It’s settled. You and your spouse are getting divorced. So now what happens to all of the “stuff?” Here comes the legal answer that everyone loves to hear, “It depends.” In Florida, a court will engage in a process called “equitable distribution” to determine what happens to the assets and debts that were acquired/incurred during the marriage. We need to consider the different categories of “stuff” that we’re talking about.
During your divorce, a court will first identify all nonmarital assets and liabilities belonging to you and your spouse and set those aside to the appropriate party. The term “nonmarital” is defined by statute and includes each spouse’s premarital property and other nonmarital assets that are acquired during the marriage and not commingled. The property that you had before you got married is appropriately called “premarital” property. Such assets are not considered marital and are not subject to equitable distribution by the court. So that prized Martin guitar that your grandfather passed down to you is still yours, and you will be free to pass down to your kids that beautiful vintage furniture that your mother gave you when you moved away to college. Also considered nonmarital are any inheritances, gifts, or bequests that you received during the marriage from someone other than your spouse, and any income derived from those assets. Under Florida law, the inheritance that you received from your uncle is your nonmarital asset, regardless of when it was received, assuming you did not commingle these funds with marital assets (like the income that you earn from your day job).
Nonmarital assets must be kept separate from marital assets to retain their nonmarital designation. If a nonmarital asset has been “commingled” with marital assets, it is possible that it has lost its classification as nonmarital. A court will consider several factors to determine whether nonmarital property has been commingled to the extent necessary to constitute a “gift to the marriage.” Such factors will include legal title, access to the property, control of the property, and the parties’ intent, to name a few.
Once the nonmarital assets and liabilities have been set aside, all of your marital assets and liabilities will be valued and equitably distributed by the court. What constitutes a “marital” asset or liability is also defined by statute and includes: any assets acquired during the marriage by either of you separately or jointly, increases in value to those assets and to nonmarital assets due to marital efforts or funds, and gifts from one spouse to the other during the marriage. So, for example, the house that you and your spouse purchased together during your marriage is a marital asset. If you and your spouse lived in a house that you owned prior to the marriage and spent time and money “flipping” that house, then the increase in value to that home will likely be a marital asset.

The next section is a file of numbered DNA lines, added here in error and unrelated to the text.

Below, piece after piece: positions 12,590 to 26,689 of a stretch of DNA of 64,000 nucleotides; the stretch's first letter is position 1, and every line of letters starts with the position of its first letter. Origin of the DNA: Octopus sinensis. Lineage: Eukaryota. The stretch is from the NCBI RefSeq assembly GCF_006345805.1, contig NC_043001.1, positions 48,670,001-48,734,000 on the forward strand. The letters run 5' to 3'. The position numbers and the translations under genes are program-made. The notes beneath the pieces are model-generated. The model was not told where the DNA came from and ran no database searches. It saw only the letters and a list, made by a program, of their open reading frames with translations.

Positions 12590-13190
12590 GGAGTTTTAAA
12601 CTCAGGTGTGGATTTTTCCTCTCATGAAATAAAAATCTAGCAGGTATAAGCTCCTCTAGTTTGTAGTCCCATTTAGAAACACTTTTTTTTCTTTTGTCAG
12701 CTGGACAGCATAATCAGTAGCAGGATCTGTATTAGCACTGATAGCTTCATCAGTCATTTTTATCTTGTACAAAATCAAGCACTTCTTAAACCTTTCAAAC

“Equitable” does not necessarily mean equal, so the notion that everything will be split right down the middle is inaccurate. There are a number of factors that can influence whether a court will order an unequitable distribution of marital assets or liabilities. These factors are numerous and very case-specific, so it is important to discuss your particular situation with a knowledgeable Sarasota family law attorney.
If you and your spouse executed a pre- or postnuptial agreement, that agreement probably set forth how you and your spouse intended for certain assets to be distributed in the event of a divorce. A number of factors affect whether such an agreement is valid and enforceable in Florida. If you have a pre- or postnuptial agreement, be sure to discuss this with your attorney, as it can have a dramatic influence on the distribution of assets in your divorce.
Divorce Attorney Sarasota
The Sarasota divorce lawyers at Loftus Law are knowledgeable about the intricacies involved in property distribution in a divorce proceeding. They are ready to assist you with your legal questions and family law matters.